When ATP is broken down, usually by the removal of its terminal phosphate group, energy is released. The energy is used to do work by the cell, usually by the released phosphate binding to another molecule, activating it. For example, in the mechanical work of muscle contraction, ATP supplies the energy to move the contractile muscle proteins. Recall the active transport work of the sodium-potassium pump in cell membranes. ATP alters the structure of the integral protein that functions as the pump, changing its affinity for sodium and potassium. In this way, the cell performs work, pumping ions against their electrochemical gradients.


33 Energy in Living Systems

By the end of this section, you will be able to do the following:

  • Discuss the importance of electrons in the transfer of energy in living systems
  • Explain how ATP is used by cells as an energy source

Energy production within a cell involves many coordinated chemical pathways. Most of these pathways are combinations of oxidation and reduction reactions, which occur at the same time. An oxidation reaction strips an electron from an atom in a compound, and the addition of this electron to another compound is a reduction reaction. Because oxidation and reduction usually occur together, these pairs of reactions are called oxidation reduction reactions, or redox reactions .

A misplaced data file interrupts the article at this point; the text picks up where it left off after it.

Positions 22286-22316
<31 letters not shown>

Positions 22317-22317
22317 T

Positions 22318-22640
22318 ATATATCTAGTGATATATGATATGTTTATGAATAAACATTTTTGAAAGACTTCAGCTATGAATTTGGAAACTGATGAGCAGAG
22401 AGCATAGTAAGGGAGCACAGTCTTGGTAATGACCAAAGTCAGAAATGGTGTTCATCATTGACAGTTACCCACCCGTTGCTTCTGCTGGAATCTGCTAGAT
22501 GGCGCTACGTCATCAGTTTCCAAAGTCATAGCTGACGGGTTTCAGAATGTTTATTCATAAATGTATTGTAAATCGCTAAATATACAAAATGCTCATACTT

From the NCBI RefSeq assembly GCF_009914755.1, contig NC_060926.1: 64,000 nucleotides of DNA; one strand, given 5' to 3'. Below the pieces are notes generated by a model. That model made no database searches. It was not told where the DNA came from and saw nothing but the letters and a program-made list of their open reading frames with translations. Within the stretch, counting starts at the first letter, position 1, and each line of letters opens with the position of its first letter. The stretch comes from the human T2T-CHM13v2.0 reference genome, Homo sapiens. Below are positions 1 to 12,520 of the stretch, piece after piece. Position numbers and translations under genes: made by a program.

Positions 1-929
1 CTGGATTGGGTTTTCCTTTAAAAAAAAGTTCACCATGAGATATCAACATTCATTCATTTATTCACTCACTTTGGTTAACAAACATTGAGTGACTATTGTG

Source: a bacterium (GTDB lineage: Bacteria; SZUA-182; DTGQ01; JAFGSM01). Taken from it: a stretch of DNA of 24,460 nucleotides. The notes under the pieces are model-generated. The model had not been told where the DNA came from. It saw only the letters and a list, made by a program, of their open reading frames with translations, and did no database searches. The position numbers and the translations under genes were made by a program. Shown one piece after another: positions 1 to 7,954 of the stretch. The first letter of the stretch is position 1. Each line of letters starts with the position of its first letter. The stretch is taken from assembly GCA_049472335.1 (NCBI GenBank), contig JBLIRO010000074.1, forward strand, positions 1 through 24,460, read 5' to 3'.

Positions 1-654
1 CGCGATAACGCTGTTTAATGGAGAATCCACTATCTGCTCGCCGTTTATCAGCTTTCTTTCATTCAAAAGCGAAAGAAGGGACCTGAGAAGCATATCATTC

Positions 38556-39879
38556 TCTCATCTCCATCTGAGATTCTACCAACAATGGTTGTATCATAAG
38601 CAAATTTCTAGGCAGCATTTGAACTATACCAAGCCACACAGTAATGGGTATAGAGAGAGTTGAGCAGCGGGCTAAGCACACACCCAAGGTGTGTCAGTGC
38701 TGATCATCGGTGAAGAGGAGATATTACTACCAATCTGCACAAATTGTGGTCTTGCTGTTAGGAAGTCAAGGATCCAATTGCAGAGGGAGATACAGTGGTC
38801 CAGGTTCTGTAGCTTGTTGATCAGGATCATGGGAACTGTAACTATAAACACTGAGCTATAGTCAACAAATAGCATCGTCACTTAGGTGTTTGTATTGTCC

Electrons and Energy

The removal of an electron from a molecule (oxidizing it), results in a decrease in potential energy in the oxidized compound. The electron (sometimes as part of a hydrogen atom) does not remain unbonded, however, in the cytoplasm of a cell. Rather, the electron is shifted to a second compound, reducing the second compound. The shift of an electron from one compound to another removes some potential energy from the first compound (the oxidized compound) and increases the potential energy of the second compound (the reduced compound). The transfer of electrons between molecules is important because most of the energy stored in atoms and used to fuel cell functions is in the form of high-energy electrons. The transfer of energy in the form of high-energy electrons allows the cell to transfer and use energy in an incremental fashion—in small packages rather than in a single, destructive burst. This chapter focuses on the extraction of energy from food you will see that as you track the path of the transfers, you are tracking the path of electrons moving through metabolic pathways.